As it seeks to tap into the growing, and lucrative, gaming market, Facebook's taking a significant step towards giving gaming content more focus, by introducing a new, dedicated gaming tab in the main navigation bar of the app.
As you can see here, the new tab - accessible via a puzzle-looking icon - will give users access to a range of game content.
As explained by TechCrunch:
"After clicking the new Gaming tab, there will be a feed of content that points to instant games you can play with friends, videos to watch from top streamers, esports organizations and game publishers; and updates from your various gaming groups.".
It's worth noting that not all users will get access to the new gaming tab. Facebook says that more than 700 million of its users engage with games or gaming content on the platform. Initially, a selection of those 700 million people will get access to the tab, with Facebook assessing the potential of a further roll-out from there.
The move highlights the significance of Facebook's gaming ambitions - within the last year, Facebook has added a Gaming Creator program to help provide more opportunities for game broadcasters, live-stream tipping to enable those broadcasters to monetize their streams and an additional revenue option, called 'Stars', for game broadcasters who are part of its more advanced 'Level Up' program.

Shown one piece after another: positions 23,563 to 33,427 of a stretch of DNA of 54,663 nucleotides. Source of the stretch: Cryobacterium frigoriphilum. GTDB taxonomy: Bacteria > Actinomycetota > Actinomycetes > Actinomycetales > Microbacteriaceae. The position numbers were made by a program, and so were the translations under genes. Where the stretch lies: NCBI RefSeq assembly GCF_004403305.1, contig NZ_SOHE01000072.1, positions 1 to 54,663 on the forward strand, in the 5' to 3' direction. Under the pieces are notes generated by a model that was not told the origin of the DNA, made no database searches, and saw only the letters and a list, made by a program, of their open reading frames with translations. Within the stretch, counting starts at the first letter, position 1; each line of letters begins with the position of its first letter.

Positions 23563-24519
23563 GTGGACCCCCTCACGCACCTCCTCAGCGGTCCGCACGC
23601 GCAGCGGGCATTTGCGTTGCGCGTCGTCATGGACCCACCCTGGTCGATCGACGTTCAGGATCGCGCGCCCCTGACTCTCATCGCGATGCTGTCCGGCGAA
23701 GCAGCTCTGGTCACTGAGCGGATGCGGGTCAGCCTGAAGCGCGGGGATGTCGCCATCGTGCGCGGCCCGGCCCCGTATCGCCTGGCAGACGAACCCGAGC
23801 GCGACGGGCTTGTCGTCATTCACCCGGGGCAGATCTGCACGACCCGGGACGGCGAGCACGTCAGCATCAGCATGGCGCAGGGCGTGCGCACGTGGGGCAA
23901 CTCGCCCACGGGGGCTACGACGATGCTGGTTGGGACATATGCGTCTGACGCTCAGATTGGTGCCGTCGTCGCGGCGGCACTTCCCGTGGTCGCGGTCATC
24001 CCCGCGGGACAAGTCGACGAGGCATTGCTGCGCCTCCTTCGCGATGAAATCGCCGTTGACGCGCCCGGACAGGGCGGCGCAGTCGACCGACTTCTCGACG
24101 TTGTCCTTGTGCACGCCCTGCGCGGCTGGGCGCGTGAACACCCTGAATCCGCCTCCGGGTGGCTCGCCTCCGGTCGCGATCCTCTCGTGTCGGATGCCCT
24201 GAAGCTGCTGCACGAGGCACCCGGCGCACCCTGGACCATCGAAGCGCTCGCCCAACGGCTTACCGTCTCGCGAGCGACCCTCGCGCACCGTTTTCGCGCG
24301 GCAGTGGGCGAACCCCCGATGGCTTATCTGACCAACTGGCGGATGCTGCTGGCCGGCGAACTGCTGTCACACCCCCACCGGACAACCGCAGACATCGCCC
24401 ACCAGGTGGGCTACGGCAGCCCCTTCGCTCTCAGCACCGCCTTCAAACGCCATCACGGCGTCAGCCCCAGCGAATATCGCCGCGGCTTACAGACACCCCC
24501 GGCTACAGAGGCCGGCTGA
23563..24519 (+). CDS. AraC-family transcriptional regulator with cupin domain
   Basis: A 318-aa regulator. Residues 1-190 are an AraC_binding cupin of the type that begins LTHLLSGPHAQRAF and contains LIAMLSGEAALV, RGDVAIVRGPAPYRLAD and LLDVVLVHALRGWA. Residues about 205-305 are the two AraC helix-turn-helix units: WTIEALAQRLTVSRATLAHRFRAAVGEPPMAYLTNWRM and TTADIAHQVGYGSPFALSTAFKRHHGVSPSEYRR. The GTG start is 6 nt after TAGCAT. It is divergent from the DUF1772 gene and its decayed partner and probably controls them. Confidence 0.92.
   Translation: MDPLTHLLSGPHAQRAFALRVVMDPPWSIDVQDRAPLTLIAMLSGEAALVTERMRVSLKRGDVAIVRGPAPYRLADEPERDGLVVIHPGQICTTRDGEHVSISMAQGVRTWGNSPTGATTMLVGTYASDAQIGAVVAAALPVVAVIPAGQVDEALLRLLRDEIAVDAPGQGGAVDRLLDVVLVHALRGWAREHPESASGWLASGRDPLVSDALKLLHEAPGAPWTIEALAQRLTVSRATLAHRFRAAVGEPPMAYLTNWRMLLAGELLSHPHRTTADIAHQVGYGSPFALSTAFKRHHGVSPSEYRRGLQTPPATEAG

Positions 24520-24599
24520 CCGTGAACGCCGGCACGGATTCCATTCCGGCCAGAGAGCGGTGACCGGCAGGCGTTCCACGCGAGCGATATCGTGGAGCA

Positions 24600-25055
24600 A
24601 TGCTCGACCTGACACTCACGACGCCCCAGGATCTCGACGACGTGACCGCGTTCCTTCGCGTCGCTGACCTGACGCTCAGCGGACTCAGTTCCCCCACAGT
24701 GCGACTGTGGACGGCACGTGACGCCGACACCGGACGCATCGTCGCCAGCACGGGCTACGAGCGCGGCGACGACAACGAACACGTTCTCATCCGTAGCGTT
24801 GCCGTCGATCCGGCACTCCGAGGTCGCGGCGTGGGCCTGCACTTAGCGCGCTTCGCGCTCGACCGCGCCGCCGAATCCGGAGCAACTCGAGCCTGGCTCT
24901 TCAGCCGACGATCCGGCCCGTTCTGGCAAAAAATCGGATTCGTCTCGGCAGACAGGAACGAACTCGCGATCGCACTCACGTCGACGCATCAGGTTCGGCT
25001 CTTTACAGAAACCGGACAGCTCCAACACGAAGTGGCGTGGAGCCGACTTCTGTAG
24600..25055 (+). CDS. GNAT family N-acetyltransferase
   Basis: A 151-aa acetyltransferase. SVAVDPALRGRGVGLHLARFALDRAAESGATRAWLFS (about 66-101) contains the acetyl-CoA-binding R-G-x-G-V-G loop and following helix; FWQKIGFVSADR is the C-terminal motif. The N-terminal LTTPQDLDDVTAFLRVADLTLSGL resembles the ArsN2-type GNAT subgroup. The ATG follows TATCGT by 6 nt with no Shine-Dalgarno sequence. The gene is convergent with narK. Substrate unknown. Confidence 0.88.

Given the popularity of games on Facebook, the focus makes sense, while global esports revenue is also projected to top $1.07 billion this year, another opportunity for Facebook to take a piece of yet another market, and maximize its revenue opportunities, using its massive scale as a lure for gaming creators.
That appears to be the same tactic that YouTube's now using - after launching a dedicated YouTube Gaming app back in 2015, it shut the project down last year, opting instead to focus on maximizing its reach via its main platform to fend off the challenge from game-dedicated (and Amazon-owned) platform Twitch. Both Facebook and YouTube have a lot more users overall (Twitch claims to serve more than 15 million unique daily visitors, who spend an average of 95 minutes daily on the platform), but Twitch's specific focus on gaming content has made it a winner for many creators - but it will face a challenge if Facebook's gamble of putting gaming up front pays off, and prompts more audience interest.
Interestingly, the announcement comes amid another management shake-up at Facebook, with senior executives Chris Cox and Chris Daniels deciding to move on from The Social Network. Those decisions would unlikely be linked to Facebook's gaming push, but they do signal a time of change at the company, a re-focus on new elements, as Facebook looks to re-position itself and its offerings in line with changing usage and evolving public perception.
In that process, it makes sense for Facebook to try out new layouts and formats dedicated to different user behaviors - and if it works, if it gets users across, as noted, there's a lot of money in esports and gaming content.
There's a lot of opportunity, if Facebook can get it right.